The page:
From Invitation to Implementation: How Donor Dollars Change Lives

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When Sofia* picks up the food pack, she stumbles slightly, not expecting it to be so heavy. A smile spreads across her face. Her family of five, counting her tiny newborn, will have enough food this month, which isn’t always the case. In Venezuela, 91% of moms, dads, and kids live in poverty and one-third of the population–nine million people–don’t have enough to eat. This food pack distribution that our community of peacemakers makes possible is a lifeline for families like Sofia’s.

How unrestricted donor dollars become holistic programming can be a long and arduous journey. No two program implementations are exactly alike, especially since events such as presidential elections, war, famine, currency devaluation, hyperinflation, or a pandemic–all of which have happened in the places where we work–can stall relief efforts. However, there are a few constants. Using a food pack distribution program in Venezuela as an example, this is one example of how donor dollars become life-saving relief for those who need it most.

Phase 1 – Form Partnerships

We don’t arrive in a country and decide to hand out food. In fact, we don’t set up programming anywhere unless we have been invited in by someone who knows our work, or we have a chance encounter from which we foster a relationship. For example, a local partner with whom we implement relief programming in Colombia introduced us to an organization with operations in Venezuela. A serendipitous meeting with the husband of a friend of a friend put us in contact with the safehouse in southern Mexico, which we now support.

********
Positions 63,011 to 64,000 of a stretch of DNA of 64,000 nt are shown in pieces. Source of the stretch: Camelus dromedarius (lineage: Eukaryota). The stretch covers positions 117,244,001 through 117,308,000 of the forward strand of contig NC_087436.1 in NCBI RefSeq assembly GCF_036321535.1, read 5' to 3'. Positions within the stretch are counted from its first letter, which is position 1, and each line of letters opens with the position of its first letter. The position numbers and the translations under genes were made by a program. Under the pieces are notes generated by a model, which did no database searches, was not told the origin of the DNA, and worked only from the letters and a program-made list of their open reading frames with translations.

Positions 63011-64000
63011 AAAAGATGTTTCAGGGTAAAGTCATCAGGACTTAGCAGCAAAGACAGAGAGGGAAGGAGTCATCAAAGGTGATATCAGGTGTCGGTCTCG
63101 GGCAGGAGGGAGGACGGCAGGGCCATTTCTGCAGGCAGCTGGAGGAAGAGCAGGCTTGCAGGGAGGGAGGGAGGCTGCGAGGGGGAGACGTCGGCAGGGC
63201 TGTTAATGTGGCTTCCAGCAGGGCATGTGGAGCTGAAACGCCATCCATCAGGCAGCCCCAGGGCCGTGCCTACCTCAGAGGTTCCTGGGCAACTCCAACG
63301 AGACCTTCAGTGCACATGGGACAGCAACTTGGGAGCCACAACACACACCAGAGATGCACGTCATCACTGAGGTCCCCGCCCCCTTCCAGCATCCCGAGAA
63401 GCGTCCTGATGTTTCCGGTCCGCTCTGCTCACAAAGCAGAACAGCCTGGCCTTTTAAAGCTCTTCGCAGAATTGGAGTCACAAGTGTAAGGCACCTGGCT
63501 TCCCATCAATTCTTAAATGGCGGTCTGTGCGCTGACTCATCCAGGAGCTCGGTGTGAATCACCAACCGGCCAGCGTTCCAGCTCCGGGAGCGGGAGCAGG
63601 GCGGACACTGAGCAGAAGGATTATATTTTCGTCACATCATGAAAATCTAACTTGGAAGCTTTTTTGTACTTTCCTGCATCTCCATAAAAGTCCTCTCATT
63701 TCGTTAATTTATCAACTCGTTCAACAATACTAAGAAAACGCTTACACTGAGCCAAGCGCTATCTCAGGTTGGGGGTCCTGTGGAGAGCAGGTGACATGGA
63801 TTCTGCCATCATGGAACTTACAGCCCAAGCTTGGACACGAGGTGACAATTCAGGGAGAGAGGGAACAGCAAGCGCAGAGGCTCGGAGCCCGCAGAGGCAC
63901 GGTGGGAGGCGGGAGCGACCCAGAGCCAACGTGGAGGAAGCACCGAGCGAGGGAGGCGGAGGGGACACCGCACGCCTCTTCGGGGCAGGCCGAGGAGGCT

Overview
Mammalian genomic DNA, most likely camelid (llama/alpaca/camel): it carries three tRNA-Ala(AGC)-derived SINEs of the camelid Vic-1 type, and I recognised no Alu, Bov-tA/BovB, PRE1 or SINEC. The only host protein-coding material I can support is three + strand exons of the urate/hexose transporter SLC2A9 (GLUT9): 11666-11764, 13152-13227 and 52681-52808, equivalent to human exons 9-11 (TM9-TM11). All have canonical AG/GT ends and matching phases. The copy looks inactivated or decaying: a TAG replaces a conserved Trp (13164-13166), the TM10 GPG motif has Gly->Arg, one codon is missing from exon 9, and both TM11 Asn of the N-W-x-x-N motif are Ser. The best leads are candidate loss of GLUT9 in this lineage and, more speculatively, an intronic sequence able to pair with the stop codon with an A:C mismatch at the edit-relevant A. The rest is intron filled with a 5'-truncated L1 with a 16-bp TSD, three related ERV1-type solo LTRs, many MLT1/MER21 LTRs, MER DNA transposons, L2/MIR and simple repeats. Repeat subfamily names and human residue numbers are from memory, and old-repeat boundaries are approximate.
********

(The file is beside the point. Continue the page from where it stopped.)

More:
Relationships are the bedrock of our programming. We cultivate them by being physically present in the local context and by building trust through listening. We’ll meet with local government leaders, community leaders, local organizations, locals–anyone who has knowledge of the local community. Relationship building is an investment of time, but listening helps us identify the gaps in the community which the community wants filled. For example, in one of our projects in Colombia, a community was identified as being food insecure and lacking access to basic health care, but when we listened to community members, they told us they needed water more than food, so we implemented a project to improve access to potable water .